More from the PI Sampler

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  • September 25, 2008

Here’s the second installment from last year’s Poetry International sampler: “The War Works Hard,” by Dunya Mikhail which originally appeared Poetry International Five;  “Mourning and Other Activities,” by Raza Ali Hasan, which originally appeared in Poetry International Six; “Tankas for Toraiwa,” by Seamus Heaney which originally appeared in Poetry International Seven/Eight; and “Homecoming: Anse La Raye,” by Derek Walcott which originally appeared in Poetry International Seven/Eight.  Issue 7/8 is an action backed double issue that, as with most of our back catalogue and the fabulous new Poetry International 12, can be ordered from our website.

The War Works Hard

How magnificent the war is
How eager
and efficient!
Early in the morning
it wakes up the sirens
and dispatches ambulances
to various places
swings corpses through the air
rolls stretchers to the wounded
summons rain
from the eyes of mothers
digs into the earth
dislodging many things
from under the ruins
some are lifeless and glistening
others are pale and still throbbing
it produces the most questions
in the minds of children
entertains the gods
by shooting fireworks and missiles
into the sky
sows mines in the fields
and reaps punctures and blisters
urges families to emigrate
stands beside the clergymen
as they curse the devil
(while the poor remain
with one hand in the searing fire).
The war continues working, day and night
it inspires tyrants
to deliver long speeches
awards medals to generals
and themes to poets
it contributes to the industry
of artificial limbs
provides food for flies
adds pages to the history books
achieves equality
between killer
and killed
teaches lovers to write letters
accustoms young women to waiting
fills the newspapers
with articles and pictures
builds new houses
for the orphans
invigorates the coffin makers
and gives grave diggers
a pat on the back
paints a smile on the leader’s face.
It works with unparalleled diligence!
Yet no one gives it
a word of praise.

–Dunya Mikhail
Translated by Liz Winslow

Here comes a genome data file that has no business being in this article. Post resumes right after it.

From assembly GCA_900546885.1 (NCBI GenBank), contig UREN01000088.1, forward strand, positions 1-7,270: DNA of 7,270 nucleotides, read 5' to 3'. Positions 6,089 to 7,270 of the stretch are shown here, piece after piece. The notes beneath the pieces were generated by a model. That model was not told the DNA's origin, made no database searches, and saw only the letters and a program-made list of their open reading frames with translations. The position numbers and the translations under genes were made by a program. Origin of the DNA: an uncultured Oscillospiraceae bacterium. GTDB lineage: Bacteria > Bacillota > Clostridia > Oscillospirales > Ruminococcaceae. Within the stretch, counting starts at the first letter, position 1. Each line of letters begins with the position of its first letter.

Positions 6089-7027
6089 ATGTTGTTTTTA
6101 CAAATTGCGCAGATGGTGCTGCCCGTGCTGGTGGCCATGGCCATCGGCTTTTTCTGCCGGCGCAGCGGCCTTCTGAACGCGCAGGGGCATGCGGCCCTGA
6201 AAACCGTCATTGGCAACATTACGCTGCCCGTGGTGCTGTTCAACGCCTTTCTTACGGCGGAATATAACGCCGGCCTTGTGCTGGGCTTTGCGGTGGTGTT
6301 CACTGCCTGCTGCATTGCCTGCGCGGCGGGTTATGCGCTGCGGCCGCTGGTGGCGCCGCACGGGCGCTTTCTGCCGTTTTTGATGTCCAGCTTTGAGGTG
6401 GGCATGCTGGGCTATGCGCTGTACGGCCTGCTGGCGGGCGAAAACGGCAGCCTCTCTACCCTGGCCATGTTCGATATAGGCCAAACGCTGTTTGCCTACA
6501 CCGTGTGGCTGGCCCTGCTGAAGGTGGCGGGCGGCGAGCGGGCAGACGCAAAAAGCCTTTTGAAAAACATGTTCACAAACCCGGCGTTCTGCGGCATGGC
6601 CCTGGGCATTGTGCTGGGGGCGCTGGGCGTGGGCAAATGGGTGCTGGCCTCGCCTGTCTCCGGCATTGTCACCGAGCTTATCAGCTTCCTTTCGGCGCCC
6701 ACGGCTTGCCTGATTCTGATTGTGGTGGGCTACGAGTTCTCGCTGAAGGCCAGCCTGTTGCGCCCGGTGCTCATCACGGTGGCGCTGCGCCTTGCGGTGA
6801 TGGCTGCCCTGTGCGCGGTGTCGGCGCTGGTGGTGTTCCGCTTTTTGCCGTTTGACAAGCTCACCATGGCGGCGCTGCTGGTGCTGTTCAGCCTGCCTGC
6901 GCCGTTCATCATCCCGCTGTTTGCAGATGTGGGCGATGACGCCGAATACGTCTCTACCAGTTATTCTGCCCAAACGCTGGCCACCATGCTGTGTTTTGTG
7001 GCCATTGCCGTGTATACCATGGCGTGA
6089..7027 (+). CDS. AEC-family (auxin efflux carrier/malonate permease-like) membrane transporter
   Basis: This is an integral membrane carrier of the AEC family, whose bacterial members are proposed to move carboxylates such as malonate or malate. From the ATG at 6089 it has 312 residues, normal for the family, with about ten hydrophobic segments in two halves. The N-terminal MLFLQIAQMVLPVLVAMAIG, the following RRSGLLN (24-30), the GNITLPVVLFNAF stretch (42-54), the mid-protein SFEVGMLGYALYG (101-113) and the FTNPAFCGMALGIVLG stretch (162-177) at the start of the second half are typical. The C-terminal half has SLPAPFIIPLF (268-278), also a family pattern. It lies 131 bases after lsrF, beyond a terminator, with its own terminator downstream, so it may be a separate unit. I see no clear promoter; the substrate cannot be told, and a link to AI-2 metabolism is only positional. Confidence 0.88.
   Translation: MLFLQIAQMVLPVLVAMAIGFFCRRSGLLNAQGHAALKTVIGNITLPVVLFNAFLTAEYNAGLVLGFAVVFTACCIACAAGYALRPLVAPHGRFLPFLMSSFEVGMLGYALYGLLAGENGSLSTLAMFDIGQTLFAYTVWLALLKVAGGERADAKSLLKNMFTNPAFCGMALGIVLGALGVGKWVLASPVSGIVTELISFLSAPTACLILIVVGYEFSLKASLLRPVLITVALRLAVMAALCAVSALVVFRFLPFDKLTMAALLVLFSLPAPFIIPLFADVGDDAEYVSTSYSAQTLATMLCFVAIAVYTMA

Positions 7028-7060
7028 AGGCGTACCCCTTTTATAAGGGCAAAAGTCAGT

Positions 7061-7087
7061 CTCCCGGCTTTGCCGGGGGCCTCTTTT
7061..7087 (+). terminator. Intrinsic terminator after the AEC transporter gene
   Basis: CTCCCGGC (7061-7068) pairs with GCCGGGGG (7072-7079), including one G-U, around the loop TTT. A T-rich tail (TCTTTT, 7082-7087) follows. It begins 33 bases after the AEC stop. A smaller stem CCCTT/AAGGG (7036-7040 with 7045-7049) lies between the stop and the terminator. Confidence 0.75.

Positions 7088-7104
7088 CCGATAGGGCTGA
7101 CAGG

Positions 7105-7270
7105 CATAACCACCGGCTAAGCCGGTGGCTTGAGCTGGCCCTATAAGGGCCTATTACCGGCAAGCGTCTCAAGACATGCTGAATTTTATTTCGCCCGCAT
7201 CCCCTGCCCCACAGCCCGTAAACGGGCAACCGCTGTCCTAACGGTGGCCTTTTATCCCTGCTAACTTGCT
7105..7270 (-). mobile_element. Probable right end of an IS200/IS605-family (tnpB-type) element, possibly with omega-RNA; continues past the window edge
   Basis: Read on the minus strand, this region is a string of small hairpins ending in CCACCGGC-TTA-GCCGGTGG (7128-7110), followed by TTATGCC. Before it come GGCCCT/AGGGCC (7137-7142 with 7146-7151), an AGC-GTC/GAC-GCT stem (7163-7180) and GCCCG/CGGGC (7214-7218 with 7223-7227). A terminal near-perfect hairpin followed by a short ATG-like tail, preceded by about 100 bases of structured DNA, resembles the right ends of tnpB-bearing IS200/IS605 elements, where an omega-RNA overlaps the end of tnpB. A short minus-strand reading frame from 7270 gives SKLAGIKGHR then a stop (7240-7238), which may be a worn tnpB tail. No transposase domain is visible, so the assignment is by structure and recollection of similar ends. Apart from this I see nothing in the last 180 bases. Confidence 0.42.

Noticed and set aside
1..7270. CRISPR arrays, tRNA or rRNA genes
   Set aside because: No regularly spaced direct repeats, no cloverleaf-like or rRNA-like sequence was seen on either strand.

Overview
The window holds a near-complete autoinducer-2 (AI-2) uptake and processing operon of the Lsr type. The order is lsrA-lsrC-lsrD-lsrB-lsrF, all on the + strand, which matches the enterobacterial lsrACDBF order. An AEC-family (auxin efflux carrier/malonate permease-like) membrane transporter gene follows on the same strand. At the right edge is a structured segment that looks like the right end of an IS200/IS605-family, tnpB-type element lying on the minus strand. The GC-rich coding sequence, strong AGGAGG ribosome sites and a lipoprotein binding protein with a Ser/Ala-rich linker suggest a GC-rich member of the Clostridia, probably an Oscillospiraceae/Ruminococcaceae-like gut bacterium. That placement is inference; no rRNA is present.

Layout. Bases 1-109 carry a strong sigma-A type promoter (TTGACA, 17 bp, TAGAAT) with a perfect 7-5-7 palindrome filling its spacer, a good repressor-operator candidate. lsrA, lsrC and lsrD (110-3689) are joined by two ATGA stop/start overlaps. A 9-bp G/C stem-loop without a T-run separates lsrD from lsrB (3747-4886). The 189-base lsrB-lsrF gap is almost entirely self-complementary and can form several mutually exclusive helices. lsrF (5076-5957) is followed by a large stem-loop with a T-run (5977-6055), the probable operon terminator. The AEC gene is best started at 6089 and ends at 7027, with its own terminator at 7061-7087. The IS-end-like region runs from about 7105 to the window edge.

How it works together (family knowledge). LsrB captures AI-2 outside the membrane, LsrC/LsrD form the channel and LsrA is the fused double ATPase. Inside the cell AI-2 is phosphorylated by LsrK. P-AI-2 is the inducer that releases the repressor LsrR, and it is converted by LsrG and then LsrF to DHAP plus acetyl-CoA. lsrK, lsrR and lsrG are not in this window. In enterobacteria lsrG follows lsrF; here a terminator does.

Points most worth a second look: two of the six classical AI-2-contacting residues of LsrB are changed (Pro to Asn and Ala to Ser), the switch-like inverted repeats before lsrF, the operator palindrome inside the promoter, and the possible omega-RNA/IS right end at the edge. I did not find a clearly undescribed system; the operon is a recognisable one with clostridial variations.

Mourning and Other Activities

You take faith and a horse –
Reasonably Arab looking one – feed him
Rusgullas and milk for a year.
While you fatten him you terrorize him
With different Asiatic techniques
Into mildness and meekness.

Then you take a procession or
Two out in the month of June
With the horse leading
Properly bedecked with buntings and ribbons.
You mourn and cry your heart out in the heat,
And those of us who have faith
Then crawl under the belly of the horse
Whenever it comes to a stop.

And between the four brown hooves
Take refuge from the sun.

–Raza Ali Hasan


Homecoming: Anse La Raye

Whatever else we learned
at school, like solemn Afro-Gods eager for grades,
of Helen and the shades
of borrowed ancestors,
there are no rites
for those who have returned,
only, when her looms fade,
drilled in our skulls, the doom-
surge-haunted nights,
only this well-known passage

under the coconuts’ salt-rusted
swords, these rotted
leathery sea-grape leaves,
the seacrabs’ brittle helmets, and
this barbeque of branches, like the ribs
of sacrificial oxen on scorched sand;
only this fish-gut-reeking beach
whose frigates tack like buzzards overhead,
whose spindly, sugar-headed children race
pelting up from the shallows
because your clothes,
your posture
seem a tourist’s.
They swarm like flies
round your heart’s sore.

Suffer them to come,
entering your needle’s eye,
knowing whether they live or die,
what others make of life will pass them by
like that far silvery freighter
threading the horizon like a toy;
for once, like them,
you wanted no career
but this sheer light, this clear,
infinite, boring, paradisal sea,
but hoped it would mean something to declare
today, I am your poet, yours,
all this you knew,
but never guessed you’d come
to know there are homecomings without home.

You give them nothing.
Their curses melt in air.
The black cliffs scowl,
the ocean sucks its teeth,
like that dugout canoe
a drifting petal fallen in a cup,
with nothing but its image,
your sway, reflecting nothing.
The freighter’s silvery ghost
is gone, the children gone.
Dazed by the sun
you trudge back to the village
past the white, salty esplanade
under whose palms dead
fishermen move their draughts in shade,
crossing, eating their islands,
and one, with a politician’s
ignorant, sweet smile, nods,
as if all fate
swayed in his lifted hand.

–Derek Walcott


Tankas For Toraiwa

I loved to carry
Her violin case, its nose
In air, its back end
Nice and heavy, the balance
Factored in and factored out.

Every time she placed
Her two thumbs to the two snibs
And opened the lid
She couldn’t help a quick frown
(Disguised pleasure?) as she checked.

Then her brow would clear
And the sun disc of her face
Tilt up and brighten
At the tap of a baton,
At the tip of a baton…

In the baize-lined case
Emptied of the ingrown jut
Of the fiddlehead,
A lump of ancient resin
And a dirty chamois cloth.

The conductor’s hands –
Big and out of proportion
To his skinny wee
Professor’s body–always,
she said, “interested” her.

Fiddlehead ferns: why
do I think of them do I
Think: Toraiwa?
Because–surprise–he quizzed me
about the erotic life.

–Seamus Heaney